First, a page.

Commentary by Tracy McCue, Sumner Newscow — I believe Lebron James.
James is coming back to the Cleveland Cavaliers after a four-year stint with the Miami Heat. He gives his reasons here.
There’s plenty of cynicism out there — James is self serving, he is just piecing another dream team together in Cleveland, that the guy is being disingenuous.
But I think he’s telling the truth. He wants to come home to prove something to himself.
Why do I feel that way? Because I went through the same thing a few years back.
I remember the day I left the Wellington Daily News the first time in 2002 – not really by choice. I was mad and determined to take my family and split. There was nothing else left here to accomplish. I had an enemies list a mile long, I hated the school, I hated the town. I had worn out my welcome.
The following is an editorial written in the Clay Center Dispatch. Former State Representative Vince Wetta sent this to Sumner Newscow wishing for its publication:
A new Kansas law requires county treasurers to turn over the 20 mills property tax revenue they collect for local schools to the Kansas treasurer for distribution.
Many legislators were not aware of the provision, buried in a bill dealing with mineral severance taxes and oil and gas depletion funds, until after it passed. Yet it represents a power grab by the state that should be of concern to their constituents.
Now for the first time, Clay County Treasurer Christine Swaim will send at least $1.3 million in property tax revenue to the state instead of directly to USD 379. The district also receives general state aid in addition to the property tax revenue.
Republican leaders, who hustled the provision through a conference committee without general debate, said the change is necessary to establish an audit trail they say is required by the recent Supreme Court order on school finance, an excuse attorney John Robb, who represents school districts in the state, termed as ridiculous.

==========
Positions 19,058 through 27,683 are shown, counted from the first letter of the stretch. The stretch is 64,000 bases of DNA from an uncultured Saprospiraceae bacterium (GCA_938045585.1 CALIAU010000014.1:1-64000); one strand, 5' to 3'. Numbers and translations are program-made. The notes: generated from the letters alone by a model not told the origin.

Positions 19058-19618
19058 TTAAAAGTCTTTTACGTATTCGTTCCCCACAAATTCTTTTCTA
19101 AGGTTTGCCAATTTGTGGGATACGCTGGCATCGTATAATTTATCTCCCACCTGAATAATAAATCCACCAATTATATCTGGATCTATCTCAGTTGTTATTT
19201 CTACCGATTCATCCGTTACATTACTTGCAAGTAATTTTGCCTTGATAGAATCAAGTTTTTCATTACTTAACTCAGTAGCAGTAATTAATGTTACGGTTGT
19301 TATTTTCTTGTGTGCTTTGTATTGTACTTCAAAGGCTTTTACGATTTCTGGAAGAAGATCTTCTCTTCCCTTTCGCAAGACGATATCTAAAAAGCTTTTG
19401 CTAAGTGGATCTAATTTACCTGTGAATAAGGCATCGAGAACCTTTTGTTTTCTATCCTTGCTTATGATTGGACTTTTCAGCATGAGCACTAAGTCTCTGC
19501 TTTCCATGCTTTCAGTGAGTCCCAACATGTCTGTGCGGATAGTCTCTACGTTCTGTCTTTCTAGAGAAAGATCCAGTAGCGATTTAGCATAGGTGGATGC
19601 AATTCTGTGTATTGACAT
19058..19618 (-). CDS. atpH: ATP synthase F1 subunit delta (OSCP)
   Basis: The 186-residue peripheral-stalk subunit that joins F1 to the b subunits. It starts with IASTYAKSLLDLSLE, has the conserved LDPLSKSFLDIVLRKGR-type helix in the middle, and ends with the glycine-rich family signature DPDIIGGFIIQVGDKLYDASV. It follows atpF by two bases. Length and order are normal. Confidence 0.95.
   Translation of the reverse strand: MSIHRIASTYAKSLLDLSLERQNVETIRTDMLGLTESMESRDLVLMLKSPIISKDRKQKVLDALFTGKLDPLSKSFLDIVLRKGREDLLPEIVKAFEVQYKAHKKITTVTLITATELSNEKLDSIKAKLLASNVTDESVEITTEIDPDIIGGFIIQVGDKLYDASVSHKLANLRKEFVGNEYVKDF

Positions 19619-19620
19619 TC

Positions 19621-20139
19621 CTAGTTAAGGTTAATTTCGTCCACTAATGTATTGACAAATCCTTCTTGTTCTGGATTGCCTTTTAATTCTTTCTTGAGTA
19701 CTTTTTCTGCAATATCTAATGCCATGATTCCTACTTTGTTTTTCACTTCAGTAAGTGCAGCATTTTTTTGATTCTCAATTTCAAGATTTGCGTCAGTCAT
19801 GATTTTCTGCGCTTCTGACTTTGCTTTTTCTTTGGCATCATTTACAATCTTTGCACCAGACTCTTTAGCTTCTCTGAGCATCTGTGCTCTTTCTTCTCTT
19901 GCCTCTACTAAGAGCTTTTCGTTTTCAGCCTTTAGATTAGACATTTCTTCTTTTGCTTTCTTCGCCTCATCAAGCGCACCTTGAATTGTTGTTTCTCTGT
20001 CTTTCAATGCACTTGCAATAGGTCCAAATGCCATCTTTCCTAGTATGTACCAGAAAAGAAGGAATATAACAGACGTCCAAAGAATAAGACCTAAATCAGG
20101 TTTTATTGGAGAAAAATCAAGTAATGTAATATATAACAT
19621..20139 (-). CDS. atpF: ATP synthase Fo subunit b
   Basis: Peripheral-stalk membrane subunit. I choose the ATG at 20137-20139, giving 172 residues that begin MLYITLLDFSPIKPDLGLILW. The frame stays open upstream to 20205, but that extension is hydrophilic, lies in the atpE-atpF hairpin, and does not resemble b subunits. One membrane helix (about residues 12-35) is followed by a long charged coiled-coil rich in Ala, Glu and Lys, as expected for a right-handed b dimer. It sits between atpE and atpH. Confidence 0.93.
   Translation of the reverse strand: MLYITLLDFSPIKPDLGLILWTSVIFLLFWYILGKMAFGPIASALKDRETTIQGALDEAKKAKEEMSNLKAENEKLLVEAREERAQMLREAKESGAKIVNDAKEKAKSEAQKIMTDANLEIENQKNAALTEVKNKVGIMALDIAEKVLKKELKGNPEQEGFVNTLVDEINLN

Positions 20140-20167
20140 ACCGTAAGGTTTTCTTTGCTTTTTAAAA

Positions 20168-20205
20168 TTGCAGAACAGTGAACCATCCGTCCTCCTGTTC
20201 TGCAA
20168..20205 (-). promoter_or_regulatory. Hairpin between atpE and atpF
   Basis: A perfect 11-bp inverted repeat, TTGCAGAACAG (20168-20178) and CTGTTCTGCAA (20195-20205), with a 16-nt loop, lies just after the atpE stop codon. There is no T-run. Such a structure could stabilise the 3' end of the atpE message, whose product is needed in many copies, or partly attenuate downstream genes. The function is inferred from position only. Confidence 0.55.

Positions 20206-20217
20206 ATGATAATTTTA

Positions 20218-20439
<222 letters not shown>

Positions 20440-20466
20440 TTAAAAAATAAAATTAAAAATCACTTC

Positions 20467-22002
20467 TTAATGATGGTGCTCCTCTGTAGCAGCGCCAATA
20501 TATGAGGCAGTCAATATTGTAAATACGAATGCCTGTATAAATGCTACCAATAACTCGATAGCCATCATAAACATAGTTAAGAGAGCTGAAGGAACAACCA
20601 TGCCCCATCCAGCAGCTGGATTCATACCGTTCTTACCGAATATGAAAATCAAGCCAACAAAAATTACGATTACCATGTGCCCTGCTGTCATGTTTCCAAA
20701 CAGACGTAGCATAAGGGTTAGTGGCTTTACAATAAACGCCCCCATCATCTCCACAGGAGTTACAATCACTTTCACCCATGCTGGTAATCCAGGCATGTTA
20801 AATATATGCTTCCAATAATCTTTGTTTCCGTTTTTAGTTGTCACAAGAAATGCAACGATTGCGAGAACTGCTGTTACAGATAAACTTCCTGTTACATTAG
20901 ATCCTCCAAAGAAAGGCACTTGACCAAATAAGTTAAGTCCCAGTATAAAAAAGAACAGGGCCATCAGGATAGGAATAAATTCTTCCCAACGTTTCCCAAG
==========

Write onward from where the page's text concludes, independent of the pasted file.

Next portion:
To the Editor,
The Sumner County Farm Bureau wants our fellow Kansans to know the Environmental Protection Agency is attempting an unprecedented federal land grab that will hurt Kansas businesses and damage our fragile state economy.
The EPA has proposed a rule that would allow it and the Army Corps of Engineers to use the federal Clean Water Act to dictate how landowners use their land. Currently, the Clean Water Act only applies to “navigable” waters. That is how Congress wrote it, and that is how the Supreme Court has said it should be in two different rulings. The proposed rule oversteps that boundary.
The proposal says most bodies of water that run into a river or lake would be under the EPA’s power. This includes farm ditches, flood control levees or golf course ponds. It even includes low spots that only hold water after it rains. The EPA doesn’t care if those small bodies of water are on private property. It still wants to regulate them.
Commentary by Tracy McCue, Sumner Newscow — The other day I discovered Netflix live streaming.
Some of you are smirking. Cueball just joined the 21st Century. But I also know a few of you are a bit befuddled wondering what the heck I’m talking about.
It’s not like I didn’t know about Netflix and all its wonderful soul-sucking traits. My kids have been live streaming for years. My only relationship to Netflix was paying the monthly fee for their entertainment. Which is fine. I’m an ATM machine for my teenage kids. I know my place.
Anyway, the other day, my daughter came up to me and said we needed Apple TV for the living room so we could live stream on the big TV. I resisted at first. I never understood the appeal of Netflix since I don’t like watching movies on my computer, because being on a computer is what I do for a living.
But, of course, I eventually relented. I am my teenagers’ slave… and ATM machine. I ordered the box and to my surprise it came in a size of a wallet and even with my feeble technological knowledge I was about to connect the recommended wires.
Then something happened. I got hooked.
by Tracy McCue, Sumner Newscow — Five Cueball thoughts for June 22, 2014…
There is bad news and good news. The bad news is the world is going to hell in a hand basket. The good news is the security and safety room election is about to be over and I don’t have to write about it anymore!
There is plenty of places to educate yourself on the incoming election.